We often hear about WordPress core in reference to the code base, but the true core of WordPress is its database. The database design that supports all WordPress code makes it easy for developers to extend the WordPress platform and build truly amazing websites.
There’s just one shortfall, though – very few people take the time to get to know the database.
During this presentation, we’re going to go on a deep dive into how the WordPress database is structured as well as how that relates to the codebase. Specifically, we’re going to look at a clear and easy-to-understand look at how the database structure fits the different methods and strategies that data architects live by.
After we’ve got a firm grasp on the lay of the land, we’re going to look at how the default WordPress database schema can be utilized for custom features. Many things fit nicely without needing to make any changes to the database whatsoever; some things may be best served by custom tables. We’ll talk about where to draw the line and how to make that decision.
With a firm understanding of the database’s role, we’ll look at how it relates to the standard WP Query and The Loop™. This functionality is integral to WordPress and drives how literally every URL request gets served by WordPress (when hitting uncached URLs, that is). Once we’re settled on standard behavior we’ll also look at how the $wpdb class can be used to run any number of custom MySQL operations on a site.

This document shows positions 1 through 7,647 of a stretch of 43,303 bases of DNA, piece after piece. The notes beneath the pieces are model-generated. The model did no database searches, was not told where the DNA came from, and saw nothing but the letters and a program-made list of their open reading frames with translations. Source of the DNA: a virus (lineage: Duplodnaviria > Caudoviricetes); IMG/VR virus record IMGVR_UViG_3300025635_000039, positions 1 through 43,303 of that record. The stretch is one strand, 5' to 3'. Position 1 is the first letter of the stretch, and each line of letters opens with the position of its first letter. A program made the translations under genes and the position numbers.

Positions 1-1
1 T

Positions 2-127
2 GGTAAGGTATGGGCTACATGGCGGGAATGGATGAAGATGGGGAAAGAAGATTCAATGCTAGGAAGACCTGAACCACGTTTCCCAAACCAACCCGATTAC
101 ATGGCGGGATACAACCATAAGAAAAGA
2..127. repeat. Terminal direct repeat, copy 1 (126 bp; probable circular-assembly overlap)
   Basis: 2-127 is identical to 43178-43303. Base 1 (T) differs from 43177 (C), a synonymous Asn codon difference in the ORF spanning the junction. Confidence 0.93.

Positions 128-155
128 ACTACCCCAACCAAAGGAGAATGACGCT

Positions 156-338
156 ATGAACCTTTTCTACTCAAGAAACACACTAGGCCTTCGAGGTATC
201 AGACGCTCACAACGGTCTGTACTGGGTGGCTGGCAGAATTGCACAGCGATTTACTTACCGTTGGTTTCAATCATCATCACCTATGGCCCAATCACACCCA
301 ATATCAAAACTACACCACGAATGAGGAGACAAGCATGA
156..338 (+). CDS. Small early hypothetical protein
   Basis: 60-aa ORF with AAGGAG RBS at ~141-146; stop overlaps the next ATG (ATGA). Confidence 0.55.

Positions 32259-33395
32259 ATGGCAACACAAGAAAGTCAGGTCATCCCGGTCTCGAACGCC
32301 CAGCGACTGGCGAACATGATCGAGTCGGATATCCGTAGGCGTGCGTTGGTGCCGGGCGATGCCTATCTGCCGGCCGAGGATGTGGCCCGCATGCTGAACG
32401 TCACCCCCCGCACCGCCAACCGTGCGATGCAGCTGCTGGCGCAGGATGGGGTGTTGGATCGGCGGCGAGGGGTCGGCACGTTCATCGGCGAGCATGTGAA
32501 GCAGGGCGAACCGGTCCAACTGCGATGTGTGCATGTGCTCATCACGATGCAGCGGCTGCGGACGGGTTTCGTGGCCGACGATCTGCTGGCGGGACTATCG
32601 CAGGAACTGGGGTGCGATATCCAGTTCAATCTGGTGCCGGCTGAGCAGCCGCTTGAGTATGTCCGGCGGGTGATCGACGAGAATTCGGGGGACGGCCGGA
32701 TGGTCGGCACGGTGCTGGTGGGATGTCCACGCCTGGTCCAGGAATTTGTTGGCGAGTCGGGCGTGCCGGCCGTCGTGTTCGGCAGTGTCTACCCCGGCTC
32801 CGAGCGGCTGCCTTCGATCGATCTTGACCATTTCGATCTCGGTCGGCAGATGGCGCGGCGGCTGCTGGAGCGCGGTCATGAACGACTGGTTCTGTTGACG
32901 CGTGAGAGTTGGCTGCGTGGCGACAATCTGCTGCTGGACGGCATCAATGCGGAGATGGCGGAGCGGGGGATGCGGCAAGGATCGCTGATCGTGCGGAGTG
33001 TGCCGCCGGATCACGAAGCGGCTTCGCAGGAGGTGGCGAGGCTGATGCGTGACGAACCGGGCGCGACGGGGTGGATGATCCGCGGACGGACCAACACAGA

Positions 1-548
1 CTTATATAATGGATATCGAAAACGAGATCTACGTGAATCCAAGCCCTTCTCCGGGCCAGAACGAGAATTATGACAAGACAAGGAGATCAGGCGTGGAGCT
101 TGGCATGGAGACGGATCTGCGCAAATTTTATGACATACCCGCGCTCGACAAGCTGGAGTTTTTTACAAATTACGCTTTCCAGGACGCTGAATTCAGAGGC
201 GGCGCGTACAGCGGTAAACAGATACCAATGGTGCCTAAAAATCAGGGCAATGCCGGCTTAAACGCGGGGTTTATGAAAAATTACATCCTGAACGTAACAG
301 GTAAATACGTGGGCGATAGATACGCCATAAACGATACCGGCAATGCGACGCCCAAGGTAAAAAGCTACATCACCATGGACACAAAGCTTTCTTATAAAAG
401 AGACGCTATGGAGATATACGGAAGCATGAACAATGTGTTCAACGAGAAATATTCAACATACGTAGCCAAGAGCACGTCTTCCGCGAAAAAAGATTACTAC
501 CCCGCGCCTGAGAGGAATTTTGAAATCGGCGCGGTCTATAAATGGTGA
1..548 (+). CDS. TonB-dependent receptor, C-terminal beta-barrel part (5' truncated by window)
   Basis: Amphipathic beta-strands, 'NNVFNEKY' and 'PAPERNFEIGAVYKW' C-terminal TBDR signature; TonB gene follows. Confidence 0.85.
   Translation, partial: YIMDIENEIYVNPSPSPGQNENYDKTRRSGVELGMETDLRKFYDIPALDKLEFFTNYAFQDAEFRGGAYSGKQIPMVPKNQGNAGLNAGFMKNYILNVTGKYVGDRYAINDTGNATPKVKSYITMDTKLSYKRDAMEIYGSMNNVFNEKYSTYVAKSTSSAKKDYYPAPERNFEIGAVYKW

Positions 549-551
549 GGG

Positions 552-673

Finally, we’ll circle back on creating custom tables and review some best practices. MySQL supports a large variety of data types and, if you’re not intimately familiar with them, it can be difficult to choose the best type for what you’re storing. We’ll also talk about striking a balance between tables that have long rows (many columns) versus smaller tables that share relatable data.
There is much to cover here, thanks to the versatility of WordPress. You’re bound to learn something valuable whether you’re just getting into development or you’ve been working with WordPress and MySQL for years.